- 3. International Journal of Modern Engineering Research (IJMER) www.ijmer.com Vol. 3, Issue. 4, Jul. - Aug. 2013 pp-2296-2312 ISSN: 2249-6645 www.ijmer.com 2298 | Page technicaland commercial losses is the first step in the direction of reducing T&Dlosses. This can be achieved by putting in place a system for accurate energyaccounting. This system is essentially a tool for energy management and helps in breaking down the total energy consumption into all its components. It aims at accounting for energy generated and its consumption by various categories ofconsumers, as well as, for energy required for meeting technical requirement ofsystem elements. It also helps the utility in bringing accountability and efficiency in its working. III.4.1 Reasons for high technical losses: The following are the major reasons for high technical losses in our country: - 1. Inadequate investment on transmission and distribution, particularly in sub-transmission and distribution. While the desired investment ratiobetween generation and T&D should be 1:1, during the period 1956 -97 itdecreased to 1:0.45. Low investment has resulted in overloading of thedistribution system without commensurate strengthening and augmentation. 2. Haphazard growths of sub-transmission and distribution system with the short-term objective of extension of power supply to new areas. 3. Large scale rural electrification through long 11kV and LT lines. 4. Too many stages of transformations. 5. Improper load management. 6. Inadequate reactive compensation 7. Poor quality of equipment used in agricultural pumping in rural areas, cooler air conditioners and industrial loads in urban areas. III.4.2 Reasons for commercial losses: Theft and pilferage account for a substantial part of the high transmission and distribution losses in India. Theft / pilferage of energy is mainly committed bytwo categories of consumers i.e. non consumers and bonafide consumers. Antisocial elements avail unauthorized/unrecorded supply by hooking ortapping the bare conductors of L.T. feeder or tampered service wires. Some ofthe bonafide consumers willfully commit the pilferage by way of damaging and / or creating disturbances to measuring equipment installed at their premises. Some of the modes for illegal abstraction or consumption of electricity aregiven below: 1. Making unauthorized extensions of loads, especially those having ―H.P.‖ tariff. 2. Tampering the meter readings by mechanical jerks, placement of powerfulmagnets or disturbing the disc rotation with foreign matters. 3. Stopping the meters by remote control. 4. Willful burning of meters. 5. Changing the sequence of terminal wiring. 6. Bypassing the meter. 7. Changing C. T. ratio and reducing the recording. 8. Errors in meter reading and recording. 9. Improper testing and calibration of meters. IV. LOAD FLOW STUDY I.1 Introduction: In a three phase ac power system active and reactive power flows from the generating station to the load through different networks buses and branches. The flow of active and reactive power is called power flow or load flow. Power flow studies provide a systematic mathematical approach for determination of various bus voltages, there phase angle active and reactive power flows through different branches, generators and loads under steady state condition. Power flow analysis is used to determine the steady state operating condition of a power system. Power flow analysis is widely used by power distribution professional during the planning and operation of power distribution system. 3.2 Why we use it? For planning the operation of a power system, its improvement and also its future expansion require following studies such as load flow studies, short circuit studies and stability studies. Load flow studies are used to ensure that electrical power transfer from generators to consumers through the grid system is stable, reliable and economic. Load flow studies are most important of all power system analysis, because these are used in planning studies of power system network to determine if and when specific elements will become overloaded. This is important, as the magnitudes of voltages at every bus are required to be held within a specified limit. The objectives of any load-flow study is to provide the following information- •Voltage magnitude and phase angle at each bus. •Real and Reactive power flowing in each element. Once the bus voltage magnitudes and their angles are computed using the load flow, the real and reactive power flow through each line can be computed. Also based on the difference between power flow in the sending and receiving ends, the line losses in any particular line can also be calculated. It is helpful in determining the best location as well as optimal capacity of proposed generating station, substation and new lines. In the power flow problem, it is assumed that the real power P and reactive power Q at each Load Bus are known. For this reason, Load Buses are also known as PQ Buses. For Generator Buses, it is assumed that the real or active power generated P and the voltage magnitude V is known. For the Slack Bus, it is assumed that the voltage magnitude V and voltage phase angle of the buses are known. In this work Newton Raphson method for load flow is used, because of its reliability towards convergence and not sensitive nature to the starting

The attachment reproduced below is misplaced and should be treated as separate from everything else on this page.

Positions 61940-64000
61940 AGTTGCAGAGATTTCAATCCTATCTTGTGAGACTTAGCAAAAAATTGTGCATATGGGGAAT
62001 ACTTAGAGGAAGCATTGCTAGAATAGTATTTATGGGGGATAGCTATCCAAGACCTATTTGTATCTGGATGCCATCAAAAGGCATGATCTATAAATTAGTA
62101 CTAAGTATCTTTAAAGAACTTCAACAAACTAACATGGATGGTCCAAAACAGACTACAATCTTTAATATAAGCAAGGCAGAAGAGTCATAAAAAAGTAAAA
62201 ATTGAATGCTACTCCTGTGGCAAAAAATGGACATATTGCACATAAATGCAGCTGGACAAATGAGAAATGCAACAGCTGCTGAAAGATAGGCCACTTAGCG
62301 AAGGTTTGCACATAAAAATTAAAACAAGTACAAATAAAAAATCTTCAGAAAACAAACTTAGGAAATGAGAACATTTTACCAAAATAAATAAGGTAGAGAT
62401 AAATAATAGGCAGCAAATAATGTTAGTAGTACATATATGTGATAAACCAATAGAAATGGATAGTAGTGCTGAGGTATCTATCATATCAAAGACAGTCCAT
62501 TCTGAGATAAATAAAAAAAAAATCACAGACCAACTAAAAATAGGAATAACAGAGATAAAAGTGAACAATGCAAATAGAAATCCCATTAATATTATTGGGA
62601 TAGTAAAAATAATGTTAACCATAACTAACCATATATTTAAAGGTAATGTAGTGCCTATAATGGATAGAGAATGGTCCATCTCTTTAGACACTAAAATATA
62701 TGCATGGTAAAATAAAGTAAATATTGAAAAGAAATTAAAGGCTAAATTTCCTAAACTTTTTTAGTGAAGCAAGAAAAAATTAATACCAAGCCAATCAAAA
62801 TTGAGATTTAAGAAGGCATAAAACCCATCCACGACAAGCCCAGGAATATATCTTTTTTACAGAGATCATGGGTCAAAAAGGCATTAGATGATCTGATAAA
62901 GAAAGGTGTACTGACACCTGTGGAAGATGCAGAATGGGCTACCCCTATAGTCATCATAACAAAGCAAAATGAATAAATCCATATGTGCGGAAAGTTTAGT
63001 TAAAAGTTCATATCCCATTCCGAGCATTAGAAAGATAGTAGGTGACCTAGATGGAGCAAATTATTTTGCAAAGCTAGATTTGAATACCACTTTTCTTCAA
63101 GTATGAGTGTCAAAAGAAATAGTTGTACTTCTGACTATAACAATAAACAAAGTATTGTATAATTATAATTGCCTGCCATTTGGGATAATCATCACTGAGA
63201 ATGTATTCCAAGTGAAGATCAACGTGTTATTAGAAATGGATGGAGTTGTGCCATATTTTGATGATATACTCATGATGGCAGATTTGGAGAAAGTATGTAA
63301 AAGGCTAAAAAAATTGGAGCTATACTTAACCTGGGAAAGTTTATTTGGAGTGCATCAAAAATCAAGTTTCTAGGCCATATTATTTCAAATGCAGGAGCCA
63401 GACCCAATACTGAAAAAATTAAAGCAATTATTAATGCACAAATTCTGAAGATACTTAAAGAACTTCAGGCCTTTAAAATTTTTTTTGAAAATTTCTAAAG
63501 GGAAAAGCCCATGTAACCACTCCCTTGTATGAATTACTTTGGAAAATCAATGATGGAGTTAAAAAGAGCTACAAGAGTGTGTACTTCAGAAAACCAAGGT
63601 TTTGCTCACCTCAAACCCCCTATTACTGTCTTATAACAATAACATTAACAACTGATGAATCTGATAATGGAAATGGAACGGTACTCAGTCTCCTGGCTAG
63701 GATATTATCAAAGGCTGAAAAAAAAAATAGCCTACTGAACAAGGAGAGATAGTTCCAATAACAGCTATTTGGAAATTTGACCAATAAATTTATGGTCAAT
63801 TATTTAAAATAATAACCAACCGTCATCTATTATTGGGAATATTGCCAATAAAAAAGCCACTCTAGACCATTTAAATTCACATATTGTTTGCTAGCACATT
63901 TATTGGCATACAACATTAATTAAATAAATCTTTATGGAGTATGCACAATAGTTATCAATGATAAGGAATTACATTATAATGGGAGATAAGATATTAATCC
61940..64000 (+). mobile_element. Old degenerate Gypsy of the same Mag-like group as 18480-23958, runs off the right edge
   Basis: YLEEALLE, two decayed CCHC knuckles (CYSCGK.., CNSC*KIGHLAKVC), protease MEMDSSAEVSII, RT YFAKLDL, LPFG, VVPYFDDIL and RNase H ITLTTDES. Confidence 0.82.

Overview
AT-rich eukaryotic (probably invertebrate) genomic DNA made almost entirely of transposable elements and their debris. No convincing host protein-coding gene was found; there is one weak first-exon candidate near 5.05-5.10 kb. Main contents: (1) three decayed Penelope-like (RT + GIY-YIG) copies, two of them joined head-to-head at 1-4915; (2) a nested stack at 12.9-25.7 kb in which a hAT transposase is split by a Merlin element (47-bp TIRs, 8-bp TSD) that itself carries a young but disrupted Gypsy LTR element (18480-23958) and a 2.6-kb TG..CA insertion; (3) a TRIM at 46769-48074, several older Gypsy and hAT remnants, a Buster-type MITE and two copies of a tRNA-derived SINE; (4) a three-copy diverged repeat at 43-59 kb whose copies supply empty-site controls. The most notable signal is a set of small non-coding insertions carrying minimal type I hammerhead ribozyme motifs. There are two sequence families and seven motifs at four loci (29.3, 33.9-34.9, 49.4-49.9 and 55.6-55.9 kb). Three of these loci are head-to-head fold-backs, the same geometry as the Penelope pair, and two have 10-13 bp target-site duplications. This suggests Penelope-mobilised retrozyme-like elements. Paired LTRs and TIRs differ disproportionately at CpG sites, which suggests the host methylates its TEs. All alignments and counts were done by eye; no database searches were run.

- 4. International Journal of Modern Engineering Research (IJMER) www.ijmer.com Vol. 3, Issue. 4, Jul. - Aug. 2013 pp-2296-2312 ISSN: 2249-6645 www.ijmer.com 2299 | Page solution. In large-scale power flow studies, the Newton raphson has proved most successful because of its strong convergence characteristics. 3.3 Reactive Power: Power factor is defined as the ratio of real power to apparent power. This definition is often mathematically represented as Kw/Kva ,where the numerator is the active (real) power and the denominator is the (active+reactive) or the apparent power Power Factor = Active power/Apparent power = kW/kVA = Active power/ (Active Power +Reactive Power) = kW/(kW+kVAr) The higher kVAr indicates low power factor and vice versa. 3.4 Objective of load flow study: Power flow analysis is very important in planning stages of new networks or addition to existing ones like adding new generator sites, meeting increase load demand and locating new transmission sites. The load flow solution gives the nodal voltages and phase angles and hence the power injection at all the buses and power flows through interconnecting power channels. It is helpful in determining the best location as well as optimal capacity of proposed generating station, substation and new lines. It determines the voltage of the buses. The voltage level at the certain buses must be kept within the closed tolerances. System transmission loss minimizes. Economic system operation with respect to fuel cost to generate all the power needed The line flows can be known. The line should not be overloaded, it means, we should not operate the close to their stability or thermal limits. 3.5 Importance of maintaining bus Voltage Profile in power system: One of the major aims of system operator is to maintain system parameters within feasible operational margin. During certain period of time in a day-load changes very rapidly, especially when it tends to increase, a generalized voltage decrement and stressed conditions for reactive power sources occurs. Maintaining Voltage profile under varying load conditions is need of today under unpredictable load scenario. 3.6 Classification of buses in load flow analysis: For load flow studies it is assumed that the loads are constant and they are defined by their real and reactive power consumption. It is further assumed that the generator terminal voltages are tightly regulated and therefore are constant. The main objective of the load flow is to find the voltage magnitude of each bus and its angle when the powers generated and loads are pre-specified. To facilitate this the different buses of the power system are classified as shown in below. III.6.1 Load Buses (PQ): In these buses no generators are connected and hence the generated real power PGi and reactive power QGi are taken as zero. The load drawn by these buses are defined by real power -PLi and reactive power -QLi in which the negative sign accommodates for the power flowing out of the bus. This is why these buses are sometimes referred to as P-Q bus. The objective of the load flow is to find the bus voltage magnitude |Vi| and its angle δi. III.6.2 Voltage Controlled Buses (PV): These are the buses where generators are connected. Therefore the power generation in such buses is controlled through a prime mover while the terminal voltage is controlled through the generator excitation. Keeping the input power constant through turbine-governor control and keeping the bus voltage constant using automatic voltage regulator, we can specify constant PGi and | Vi | for these buses. This is why such buses are also referred to as P-V buses. It is to be noted that the reactive power supplied by the generator QGi depends on the system configuration and cannot be specified in advance. Furthermore we have to find the unknown angle δi of the bus voltage. III.6.3 Slack or Swing Bus: Usually this bus is numbered 1 for the load flow studies. This bus sets the angular reference for all the other buses. Since it is the angle difference between two voltage sources that dictates the real and reactive power flow between them, the particular angle of the slack bus is not important. However it sets the reference against which angles of all the other bus voltages are measured. For this reason the angle of this bus is usually chosen as 0°. Furthermore it is assumed that the magnitude of the voltage of this bus is known. Now considering a typical load flow problem in which all the load demands are known. Even if the generation matches the sum total of these demands exactly, the mismatch between generation and load will persist because of the line I 2 R losses. Since the I 2 R loss of a line depends on the line current which, in turn, depends on the magnitudes and angles of voltages of the two buses connected to the line, it is rather difficult to estimate the loss without calculating the voltages